Atlas/Seaboard Comics

Steven Paul’s SP Media Group has acquired the majority stake of the Atlas/Seaboard Comics library, and has signed a first-look deal with Paramount to “develop, finance, produce and distribute superhero and other films.”  Akiva Goldsman (DC Universe’s ‘Titans’) and his Weed Road Pictures will create a writer’s room to adapt these characters.  10 stories will be developed, from which the premiere film project will be selected.

As Paul said:

“We don’t yet know what our flagship character will be. We aim to generate material that will attract top talent.”

Paramount’s COO, Andrew Gumpert said:

“Intellectual property of this kind is hard to come by in this day and age.  We are excited to be working with Steven Paul and SP Media Group to bring the iconic Atlas comic book library to the big screen.”

This might be a little confusing, but during the 1950s, Atlas Comics was the name used by the publisher formerly known as Timely Comics, and later as Marvel Comics.  This is NOT the Atlas Comics that SP Media Group has purchased the rights to.  Technically, the books published by that Atlas are considered Marvel publications and many are in-continuity.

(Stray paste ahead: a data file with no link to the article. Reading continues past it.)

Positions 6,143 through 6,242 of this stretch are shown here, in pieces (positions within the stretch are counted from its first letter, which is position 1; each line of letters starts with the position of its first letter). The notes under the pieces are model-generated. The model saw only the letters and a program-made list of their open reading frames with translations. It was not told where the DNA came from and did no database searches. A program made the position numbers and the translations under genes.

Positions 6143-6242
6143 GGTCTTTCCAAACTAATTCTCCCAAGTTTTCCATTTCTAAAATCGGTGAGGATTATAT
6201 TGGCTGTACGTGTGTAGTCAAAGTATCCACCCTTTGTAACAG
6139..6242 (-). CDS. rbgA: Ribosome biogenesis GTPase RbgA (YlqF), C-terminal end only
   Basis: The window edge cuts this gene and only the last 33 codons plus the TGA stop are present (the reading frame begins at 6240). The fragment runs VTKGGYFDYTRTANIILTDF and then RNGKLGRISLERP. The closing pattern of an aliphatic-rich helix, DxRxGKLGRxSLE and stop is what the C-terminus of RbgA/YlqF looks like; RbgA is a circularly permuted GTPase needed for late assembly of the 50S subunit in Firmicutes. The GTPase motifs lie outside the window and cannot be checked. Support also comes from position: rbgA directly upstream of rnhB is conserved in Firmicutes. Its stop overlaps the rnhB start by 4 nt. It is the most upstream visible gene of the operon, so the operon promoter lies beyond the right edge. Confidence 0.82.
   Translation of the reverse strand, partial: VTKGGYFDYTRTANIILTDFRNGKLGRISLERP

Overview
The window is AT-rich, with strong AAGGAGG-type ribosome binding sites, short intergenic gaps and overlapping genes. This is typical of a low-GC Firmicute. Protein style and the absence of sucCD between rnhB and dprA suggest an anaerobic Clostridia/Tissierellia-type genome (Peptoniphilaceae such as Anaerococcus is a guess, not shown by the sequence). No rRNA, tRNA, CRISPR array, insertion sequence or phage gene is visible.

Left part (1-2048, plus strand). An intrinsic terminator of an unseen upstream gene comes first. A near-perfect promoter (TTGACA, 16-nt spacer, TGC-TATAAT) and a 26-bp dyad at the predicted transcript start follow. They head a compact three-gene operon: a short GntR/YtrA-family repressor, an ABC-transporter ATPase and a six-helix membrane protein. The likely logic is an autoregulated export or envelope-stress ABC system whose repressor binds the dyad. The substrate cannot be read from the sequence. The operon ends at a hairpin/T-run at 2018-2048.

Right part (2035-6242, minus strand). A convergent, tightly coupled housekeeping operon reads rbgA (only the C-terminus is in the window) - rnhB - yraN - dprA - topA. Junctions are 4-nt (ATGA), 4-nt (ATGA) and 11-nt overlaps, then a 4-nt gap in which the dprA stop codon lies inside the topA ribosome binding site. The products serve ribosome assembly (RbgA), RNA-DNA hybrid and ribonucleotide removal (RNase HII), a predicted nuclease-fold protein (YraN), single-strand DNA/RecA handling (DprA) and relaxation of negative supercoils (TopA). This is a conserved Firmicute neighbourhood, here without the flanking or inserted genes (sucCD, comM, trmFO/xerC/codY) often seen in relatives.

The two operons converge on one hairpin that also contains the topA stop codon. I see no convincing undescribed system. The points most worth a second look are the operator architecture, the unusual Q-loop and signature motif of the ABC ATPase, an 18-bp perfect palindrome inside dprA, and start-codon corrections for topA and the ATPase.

However, Marvel’s former publisher, Martin Goodman founded the second Atlas– more commonly called “Atlas/Seaboard Comics” to avoid confusion.  (Not sure that worked.)  Goodman also hired Larry Lieber, Stan Lee’s brother, as an editor.

If it helps (and it won’t), they can’t use the name “Atlas Comics” anyway, as that belongs to someone named Jeffrey Stevens, who once sued Martin Goodman’s grandson Jason, after he attempted to revive the comics brand.  It’s Jason Goodman that sold the majority share of the characters and their IPs to SP Media Group, but he retains a small stake.

Atlas/Seaboard Comics launched in 1974 and was out-of-business by 1975, yet in that time, they cranked out a variety of comics of different varieties– superheroes, barbarians, police, horror, martial arts, science fiction and more.  Most titles only lasted one issue, and none lasted for more than four.

Perhaps their most successful property was the superhero The Destructor whose comic featured art by Steve Ditko and Wally Wood.  Variety listed some of their more popular properties as “Wulf, Iron Jaw, Son of Dracula, Brute, Texas Kid and Dopey Duck.”  If you say so.

Paul expects the first film to begin production in 2020 to be released in theaters (Pssh! Yeah right!) in 2021.  The plan is to release a new theatrical film a year.  Budgets begin at $60 million, but reportedly “could reach superhero level,” meaning if they are successful, they’ll get more money for later films.

Personally, I think the superhero film genre is getting a little too crowded, but every studio wants their own Marvel Cinematic Universe, so they’ll snap up whatever they can get the rights to, in hopes of replicating that.

Are you familiar with Atlas/Seaboard Comics?  Are you excited about a new superhero film universe?